How to Use a Combustion Analyzer w/ Jim Bergmann
In this podcast, Jim explains how to use a combustion analyzer. He also talks through the process of combustion analysis using Accutools BluFlame.
The beauty of BluFlame is that it can do CAZ testing, help you set the inches of water column in your furnace, and measure static pressure drop. BluFlame is a tool you can use year-round, not just when you need to measure stack gas.
To learn how to use a combustion analyzer on a typical gas furnace, you have to understand why you're doing it. Combustion analysis is necessary to monitor the health of a furnace system; it's like a doctor measuring your blood pressure at each appointment. You must test for carbon monoxide to protect the homeowners from a potentially deadly situation; combustion analysis can save lives.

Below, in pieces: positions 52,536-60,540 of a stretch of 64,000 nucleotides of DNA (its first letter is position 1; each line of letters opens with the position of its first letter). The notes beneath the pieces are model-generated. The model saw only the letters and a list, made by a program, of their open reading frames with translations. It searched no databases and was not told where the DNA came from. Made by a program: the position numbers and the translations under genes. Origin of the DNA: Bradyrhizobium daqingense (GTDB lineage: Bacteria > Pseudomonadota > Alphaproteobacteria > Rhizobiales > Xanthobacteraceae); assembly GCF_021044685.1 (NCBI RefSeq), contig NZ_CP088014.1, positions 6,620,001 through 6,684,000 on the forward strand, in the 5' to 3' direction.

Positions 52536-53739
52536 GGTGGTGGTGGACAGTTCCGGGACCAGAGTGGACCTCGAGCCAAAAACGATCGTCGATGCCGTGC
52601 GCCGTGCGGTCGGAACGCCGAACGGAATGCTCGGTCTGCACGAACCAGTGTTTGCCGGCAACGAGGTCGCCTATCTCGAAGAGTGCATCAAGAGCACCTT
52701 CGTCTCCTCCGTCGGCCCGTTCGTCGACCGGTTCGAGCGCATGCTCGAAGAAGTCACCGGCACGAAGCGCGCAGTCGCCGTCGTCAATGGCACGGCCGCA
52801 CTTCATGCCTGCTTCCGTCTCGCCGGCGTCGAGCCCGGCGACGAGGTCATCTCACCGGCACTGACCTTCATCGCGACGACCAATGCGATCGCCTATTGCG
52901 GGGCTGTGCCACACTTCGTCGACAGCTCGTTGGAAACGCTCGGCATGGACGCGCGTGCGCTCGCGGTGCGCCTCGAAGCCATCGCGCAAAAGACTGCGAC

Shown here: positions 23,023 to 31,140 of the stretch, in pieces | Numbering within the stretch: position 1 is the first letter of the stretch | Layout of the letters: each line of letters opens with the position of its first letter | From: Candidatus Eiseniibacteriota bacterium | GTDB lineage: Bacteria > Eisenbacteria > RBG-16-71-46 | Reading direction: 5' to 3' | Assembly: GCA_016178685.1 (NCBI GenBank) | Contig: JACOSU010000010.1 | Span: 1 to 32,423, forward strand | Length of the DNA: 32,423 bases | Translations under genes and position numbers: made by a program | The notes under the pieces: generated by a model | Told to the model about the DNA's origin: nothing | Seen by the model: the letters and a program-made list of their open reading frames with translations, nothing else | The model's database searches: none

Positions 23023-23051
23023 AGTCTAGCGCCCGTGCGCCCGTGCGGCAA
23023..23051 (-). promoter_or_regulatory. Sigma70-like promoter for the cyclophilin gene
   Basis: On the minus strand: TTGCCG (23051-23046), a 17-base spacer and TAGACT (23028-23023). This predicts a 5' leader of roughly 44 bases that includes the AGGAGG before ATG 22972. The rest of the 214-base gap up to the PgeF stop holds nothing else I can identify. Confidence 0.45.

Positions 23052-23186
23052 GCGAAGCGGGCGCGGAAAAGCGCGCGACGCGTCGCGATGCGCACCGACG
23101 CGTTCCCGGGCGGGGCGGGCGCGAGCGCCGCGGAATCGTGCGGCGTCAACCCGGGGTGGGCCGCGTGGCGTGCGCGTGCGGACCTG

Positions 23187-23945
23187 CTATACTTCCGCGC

First, we have to test for ambient CO, which can be high in cities with lots of cars and air pollution. Then, we start deploying our tools and set them up to check our pressures. After that, we can start the furnace up to collect our readings all at once, which is easy with MeasureQuick. From there, we can use the readings to help us adjust the input settings. After that, we put our analyzer in the stack about 12-16 inches away from the draft inducer motor.
Jim and Bryan also discuss:
- Jim's involvement in BluFlame
- Testo probes that do and don't work with BluFlame
- Clocking the meter and checking input
- Manometer locations
- Drilling and sealing holes for testing
- CO air-free and excess air dilution
- Overexposing the analyzer to CO
- Oxygen (O2) content
- Vacuum in gas furnaces
- Draft direction
- Running gas furnaces with other gas appliances (stoves, fireplaces, pool heaters, etc.)
- Electronic gas leak detectors
- BluFlame on 80+ vs 90+ furnaces
- Other gas appliances that require testing
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